This work was made to look like a telescope, kaleidoscope and periscope all in one. It reproduces the lines and shapes found in the columns of the Musée d’art contemporain de Montréal and Place des Arts.
Also : numerous works of art on site, including a mosaic of 35 screens presenting artistic movies along the main corridor.
Palais des Congrès
Sculpture Lipstick Forest (1999–2002)
With 52 full-size pink tree trunks, this massive installation celebrates the city’s thriving cosmetics industry. The trunks are patterned after the century-old maple trees found in the streets of the old city.
Also : the hanging sculpture from Micheline Beauchemin as well as the Stained Glass from Mario Saia and the fountain La joute from Jean-Paul Riopelle (1969).
CDP Capital Center
Light structures (2002–2003)
Stratifications pariétales (2002-2003)
This work is one of the first to be displayed in an underground tunnel. It consists of three separate spaces (Chambre secrète, Contreforts, Rayons) that are unified by colour and the geological formations they evoke. They are sequenced in a way that allows them to be experienced from either direction along the tunnel.
Also : Autriche from Jean-Paul Riopelle (1954) ; Ode à Isis from Rita Letendre (2001) ; Photographs Sommeil (ou les séjours sous terre) from Josée Belisle (2005-2006) ; Tables from Michel Goulet ; Photographs Diaporama from Dominique Blain (2005-2006).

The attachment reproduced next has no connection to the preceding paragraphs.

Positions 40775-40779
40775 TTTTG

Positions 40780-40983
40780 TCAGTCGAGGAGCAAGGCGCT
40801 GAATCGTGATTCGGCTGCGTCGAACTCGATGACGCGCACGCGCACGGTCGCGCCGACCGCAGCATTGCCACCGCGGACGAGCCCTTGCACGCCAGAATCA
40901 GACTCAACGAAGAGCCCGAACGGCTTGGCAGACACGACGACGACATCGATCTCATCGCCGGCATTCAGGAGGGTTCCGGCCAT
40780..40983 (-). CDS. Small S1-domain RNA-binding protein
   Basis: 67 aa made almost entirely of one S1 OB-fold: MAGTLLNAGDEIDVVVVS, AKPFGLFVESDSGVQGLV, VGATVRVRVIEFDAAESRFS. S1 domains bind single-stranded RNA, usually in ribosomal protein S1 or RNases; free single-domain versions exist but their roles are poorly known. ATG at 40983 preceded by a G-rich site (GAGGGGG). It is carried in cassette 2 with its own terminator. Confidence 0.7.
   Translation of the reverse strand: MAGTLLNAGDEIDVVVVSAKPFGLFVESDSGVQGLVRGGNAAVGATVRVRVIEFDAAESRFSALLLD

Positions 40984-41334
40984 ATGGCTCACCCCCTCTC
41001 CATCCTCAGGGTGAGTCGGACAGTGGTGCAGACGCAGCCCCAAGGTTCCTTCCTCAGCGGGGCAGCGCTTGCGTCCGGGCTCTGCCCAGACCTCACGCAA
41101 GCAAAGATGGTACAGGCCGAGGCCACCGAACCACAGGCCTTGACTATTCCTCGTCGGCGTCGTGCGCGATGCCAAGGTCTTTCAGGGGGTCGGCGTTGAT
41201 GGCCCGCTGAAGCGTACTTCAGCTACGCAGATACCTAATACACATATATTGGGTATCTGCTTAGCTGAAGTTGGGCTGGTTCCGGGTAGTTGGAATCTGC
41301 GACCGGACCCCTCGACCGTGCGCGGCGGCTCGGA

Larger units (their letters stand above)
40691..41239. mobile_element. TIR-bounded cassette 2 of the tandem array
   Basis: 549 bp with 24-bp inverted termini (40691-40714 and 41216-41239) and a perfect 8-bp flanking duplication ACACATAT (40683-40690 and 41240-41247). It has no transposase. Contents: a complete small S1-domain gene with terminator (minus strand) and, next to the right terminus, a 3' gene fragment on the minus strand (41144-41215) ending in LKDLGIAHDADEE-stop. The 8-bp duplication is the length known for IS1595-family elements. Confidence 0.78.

Montreal World Trade Center
Fountain and sculpture (18th century)
The 250-year-old statue at the head of this fountain depicts the Greek sea goddess Amphitrite. Created by French architect and sculptor Guibal, the statue once sat in the town of Meuse in northern France.
Also : a piece of the Berlin Wall (1993).
Victoria Place - Tour de la Bourse
This brightly coloured mural serves as a guide for passengers entering through the Belmont and Viger entrances of the Square- Victoria metro station.
Also : the murals Kawari Kabuto from Robert Savoie, close to the entrance of Square-Victoria metro station.
Square Victoria metro station
Sculpture Antigone VII (1991)
Berezovosky’s work takes inspiration from the industrial world and modern machinery. Antigone VII – part sculpture, part machine – gives the appearance of functionality, but is solely ornamental. Its multiple interpretations are intended to distort the viewer’s perception of reality.
Also : the Morici Center Light from Roberto Morici and Luigi Moretti (1965), as well as the painting L’homme-Oiseau de Jean-Pierre Lafrance (1998).
Montreal Central Station
Monumental Frieze, the work of former National Gallery director of Canada, Charles Comfort, celebrates Canada’s national anthem in both official languages. One wall illustrates the country’s national resources, while the other depicts its fundamental freedoms.
Montreal Canadiens legends
Calling all Montreal Canadiens fans! Come show your love for hockey and get a closer look at statues of four of the greatest Habs heroes of all time: Jean Béliveau, Maurice Richard, Guy Lafleur and Howie Morenz – created especially for the team’s 100th anniversary celebrations.
COEUR DE LION MCCARTHY
Angel of victory (1921)
At the heart of what in its day was the world’s most modern train station, this angel of victory is one of three sculptures commissioned from Montreal artist Coeur de Lion McCarthy by Canadian Pacific Railway. Created in 1921, this work honours CPR employees who gave their life during the First and Second World Wars.Géolocalisation